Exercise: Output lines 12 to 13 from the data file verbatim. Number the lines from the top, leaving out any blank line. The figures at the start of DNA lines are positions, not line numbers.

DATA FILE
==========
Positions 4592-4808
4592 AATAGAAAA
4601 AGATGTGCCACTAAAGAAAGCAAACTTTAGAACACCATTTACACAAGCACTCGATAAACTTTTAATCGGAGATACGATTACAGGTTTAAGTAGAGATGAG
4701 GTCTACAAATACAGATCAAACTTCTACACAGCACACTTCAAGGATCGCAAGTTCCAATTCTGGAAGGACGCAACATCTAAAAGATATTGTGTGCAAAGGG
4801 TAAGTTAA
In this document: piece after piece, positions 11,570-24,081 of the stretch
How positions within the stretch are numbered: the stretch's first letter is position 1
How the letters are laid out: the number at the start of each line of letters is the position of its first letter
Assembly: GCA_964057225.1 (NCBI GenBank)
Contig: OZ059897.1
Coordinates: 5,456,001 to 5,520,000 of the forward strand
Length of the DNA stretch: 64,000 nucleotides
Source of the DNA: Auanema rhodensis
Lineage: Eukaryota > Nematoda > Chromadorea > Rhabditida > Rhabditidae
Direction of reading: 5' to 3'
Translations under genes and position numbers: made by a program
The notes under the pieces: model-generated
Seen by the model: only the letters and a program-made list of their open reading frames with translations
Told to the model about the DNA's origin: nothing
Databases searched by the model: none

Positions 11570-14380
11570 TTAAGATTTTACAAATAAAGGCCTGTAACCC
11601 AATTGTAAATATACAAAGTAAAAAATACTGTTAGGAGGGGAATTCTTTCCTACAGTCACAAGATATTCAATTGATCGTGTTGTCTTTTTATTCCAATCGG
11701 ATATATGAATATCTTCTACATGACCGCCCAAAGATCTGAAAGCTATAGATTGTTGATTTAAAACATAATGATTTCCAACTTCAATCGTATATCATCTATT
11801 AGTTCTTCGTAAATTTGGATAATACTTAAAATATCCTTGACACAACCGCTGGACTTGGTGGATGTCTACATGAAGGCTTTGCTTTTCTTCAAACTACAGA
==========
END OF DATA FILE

Length of the DNA stretch: 64,000 nucleotides
Source of the DNA: Auanema rhodensis